Marolt: Spelling SVRC with an ‘R,’ an ‘E’ andtwo ‘T’s
Who doesn’t like the Snowmass Village Rec Center (SVRC)? I love it! It looks to me like everyone else who uses it is happy or at least satisfied. I think the folks at the Snowmass Club must like it since it got all the local riff-raff out of their hair to keep their toupee of exclusivity and prestige in tact. I imagine even those who don’t use it think it’s cool because it improves the dispositions of lots of neighbors.
It’s clean, it’s well-maintained, the staff is friendly, and, if the price is unfair at all, it is so in favor of its members. That may be the best thing about the SVRC — it is highly subsidized through taxes. When you visit there for a swim or a workout, to play a little tennis or volleyball, or even to pick up a few scabs on the knee and elbow joints at the skate park, most likely you will feel like you got more than your money’s worth, especially considering lots of the activities I just mentioned are monetarily free and the highest price anybody pays is through exertion and muscle tenderness.
I know it’s usually considered to be like roasting marshmallows on a fire started with the bag they came in to talk about taxes subsidizing public amenities that not everybody or even most people take advantage of, but in the case of the SVRK subsidy, its cost is heavily covered by the best kind of tax possible: a real estate transfer tax (RETT).
An income tax is disproportionately paid for mostly by people who are afraid to lie to the Internal Revenue Service or Homeland Security about offshore bank accounts. It makes sense that honest people get worked up about this kind of tax because it kicks them hard in the butt.
Property taxes are assessed according to the value of real estate you (or your bank) own. The people who get singed by this one most are locals who live in expensive real estate that is leveraged to the attic. Too bad it’s not based on built-up equity instead of total value, right? The nice thing is that owners of super-expensive lifestyle estates that are all about show pay a huge amount to cover stuff lots of them use very little and that exists mostly for the common good of the working stiff.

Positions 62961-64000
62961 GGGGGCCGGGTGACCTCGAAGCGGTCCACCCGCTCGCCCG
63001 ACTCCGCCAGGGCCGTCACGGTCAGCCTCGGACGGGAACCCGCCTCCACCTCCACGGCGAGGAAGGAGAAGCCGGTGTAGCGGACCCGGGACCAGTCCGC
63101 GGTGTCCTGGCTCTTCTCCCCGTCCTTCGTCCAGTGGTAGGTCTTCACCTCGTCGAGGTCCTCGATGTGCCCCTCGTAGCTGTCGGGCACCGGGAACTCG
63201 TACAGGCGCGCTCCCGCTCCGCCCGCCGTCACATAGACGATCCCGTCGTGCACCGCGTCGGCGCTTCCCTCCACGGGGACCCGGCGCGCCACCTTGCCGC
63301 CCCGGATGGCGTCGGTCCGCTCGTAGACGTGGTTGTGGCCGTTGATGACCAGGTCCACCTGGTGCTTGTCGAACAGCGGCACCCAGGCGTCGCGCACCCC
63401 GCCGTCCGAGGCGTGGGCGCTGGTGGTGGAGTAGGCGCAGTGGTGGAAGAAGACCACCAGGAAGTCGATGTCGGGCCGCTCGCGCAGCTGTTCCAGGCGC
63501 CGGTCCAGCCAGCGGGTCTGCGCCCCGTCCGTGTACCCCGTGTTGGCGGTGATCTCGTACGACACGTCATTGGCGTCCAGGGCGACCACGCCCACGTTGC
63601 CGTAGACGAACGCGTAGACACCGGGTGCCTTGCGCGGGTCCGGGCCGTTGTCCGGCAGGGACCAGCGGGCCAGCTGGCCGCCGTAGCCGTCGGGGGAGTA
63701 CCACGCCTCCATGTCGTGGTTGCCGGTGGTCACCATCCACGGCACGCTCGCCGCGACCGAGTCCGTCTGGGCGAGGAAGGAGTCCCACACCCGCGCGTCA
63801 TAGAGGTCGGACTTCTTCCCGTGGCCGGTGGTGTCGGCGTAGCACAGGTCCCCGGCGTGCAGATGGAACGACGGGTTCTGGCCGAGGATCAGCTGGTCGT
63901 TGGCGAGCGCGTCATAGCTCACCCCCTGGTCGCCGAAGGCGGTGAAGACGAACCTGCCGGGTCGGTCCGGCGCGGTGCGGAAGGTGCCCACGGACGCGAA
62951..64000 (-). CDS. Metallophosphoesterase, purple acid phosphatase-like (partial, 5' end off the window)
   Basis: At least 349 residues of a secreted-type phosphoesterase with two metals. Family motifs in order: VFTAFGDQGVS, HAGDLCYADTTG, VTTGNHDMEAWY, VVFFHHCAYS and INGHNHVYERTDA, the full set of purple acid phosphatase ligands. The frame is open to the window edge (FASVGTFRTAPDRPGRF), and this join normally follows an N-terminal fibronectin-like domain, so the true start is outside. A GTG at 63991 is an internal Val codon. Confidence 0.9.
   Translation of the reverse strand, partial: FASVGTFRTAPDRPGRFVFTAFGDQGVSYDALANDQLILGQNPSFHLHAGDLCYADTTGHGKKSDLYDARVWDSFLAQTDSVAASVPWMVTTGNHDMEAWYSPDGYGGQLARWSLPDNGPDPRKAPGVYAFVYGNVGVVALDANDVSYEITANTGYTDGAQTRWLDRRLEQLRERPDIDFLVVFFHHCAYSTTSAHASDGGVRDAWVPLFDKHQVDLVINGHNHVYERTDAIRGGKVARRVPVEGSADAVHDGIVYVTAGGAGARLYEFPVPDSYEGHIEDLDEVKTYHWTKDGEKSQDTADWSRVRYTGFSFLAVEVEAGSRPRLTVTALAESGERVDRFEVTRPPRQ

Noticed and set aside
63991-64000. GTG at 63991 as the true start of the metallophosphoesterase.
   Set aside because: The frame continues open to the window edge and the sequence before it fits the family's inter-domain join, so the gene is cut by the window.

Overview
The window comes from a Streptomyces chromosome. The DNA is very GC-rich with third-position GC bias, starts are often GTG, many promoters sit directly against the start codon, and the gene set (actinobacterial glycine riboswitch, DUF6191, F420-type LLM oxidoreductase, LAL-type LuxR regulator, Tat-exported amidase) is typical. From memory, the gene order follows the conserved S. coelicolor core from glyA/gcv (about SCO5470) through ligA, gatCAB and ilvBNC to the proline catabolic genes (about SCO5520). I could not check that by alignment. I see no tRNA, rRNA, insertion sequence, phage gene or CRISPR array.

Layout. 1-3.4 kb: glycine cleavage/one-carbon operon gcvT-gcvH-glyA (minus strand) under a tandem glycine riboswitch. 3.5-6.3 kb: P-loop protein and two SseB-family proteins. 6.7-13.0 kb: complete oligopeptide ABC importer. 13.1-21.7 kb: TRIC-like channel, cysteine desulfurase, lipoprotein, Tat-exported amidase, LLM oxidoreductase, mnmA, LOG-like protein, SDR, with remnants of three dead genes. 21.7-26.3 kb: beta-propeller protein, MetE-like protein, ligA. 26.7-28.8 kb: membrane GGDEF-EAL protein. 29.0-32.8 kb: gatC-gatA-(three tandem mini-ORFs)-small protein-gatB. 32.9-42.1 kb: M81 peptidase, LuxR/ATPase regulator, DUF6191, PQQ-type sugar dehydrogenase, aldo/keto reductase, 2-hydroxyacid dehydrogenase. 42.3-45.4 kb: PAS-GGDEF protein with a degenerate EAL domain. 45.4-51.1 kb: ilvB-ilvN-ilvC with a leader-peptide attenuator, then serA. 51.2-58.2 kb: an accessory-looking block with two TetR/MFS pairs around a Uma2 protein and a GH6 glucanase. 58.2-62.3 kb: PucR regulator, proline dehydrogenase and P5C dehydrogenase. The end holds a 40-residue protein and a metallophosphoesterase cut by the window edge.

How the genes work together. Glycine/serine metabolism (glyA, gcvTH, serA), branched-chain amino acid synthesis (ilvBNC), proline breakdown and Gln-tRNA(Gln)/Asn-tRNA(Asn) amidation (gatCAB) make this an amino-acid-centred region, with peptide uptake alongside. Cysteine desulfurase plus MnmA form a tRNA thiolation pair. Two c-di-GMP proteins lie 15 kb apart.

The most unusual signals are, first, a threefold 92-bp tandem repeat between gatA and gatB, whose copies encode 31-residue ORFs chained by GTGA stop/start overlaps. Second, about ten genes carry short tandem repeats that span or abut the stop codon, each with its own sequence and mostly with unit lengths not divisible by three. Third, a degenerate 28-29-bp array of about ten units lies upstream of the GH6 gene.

One tax locals in resort towns like Snowmass Village can really get excited about is the sales tax. Since most people who live here buy more of the things they need and almost everything they want the closer they get to places like Glenwood, Grand Junction or their personal computers, this tax is almost the exclusive burden of tourists. Stick it to ’em, baby!
Locals even get a $50 rebate every year for sales taxes we supposedly dish out buying locally. I don’t keep track, but between Clark’s Market’s proud pricing on their humble selection of groceries, the Conoco’s premium cost for regular gas and the Viceroy’s $20 hamburgers, I bet I don’t rack up $50 of local sales tax annually. If this is true and I’m somewhat typical, the sales tax rebate might be a money maker for a lot of Villagers. I’m sure that’s a tax we can all get behind.
In fact, the biggest problem is that the sales tax is such a good mechanism for generating money, we’ve already jacked it up to an attention-grabbing double digit rate that we can’t boost much higher. I mean, this well isn’t likely to dry up, but we simply can’t drill any deeper. If we go any higher with the sales tax rate, it’s just a little more incentive for our visitors to head into Aspen for shopping and dining, which they are already prone to do.
This leaves the best tax of all to fund things like the SVRC — the RETT. This is a property tax based on the sales price of real estate, but it has very few of the practical disadvantages of a property tax, namely sticking it to the people who live here. The RETT is basically a big tax on people who, until very recently, lived here. A nice way to look at it is like a harmless prank at a going away party. Everyone knows it’s coming, so you might as well suck it up and laugh. Lots of people who sell their property here laugh all the way to the bank anyway. What’s one more little chuckle?
Roger Marolt likes acronyms that pay for locals. Roger@maroltllp.com
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Snowmass Village police arrested a 52-year-old local woman Tuesday night on charges for multiple offenses of vehicle trespassing and theft that span more than a year, Snowmass Village Police Chief Brian Olson confirmed Wednesday.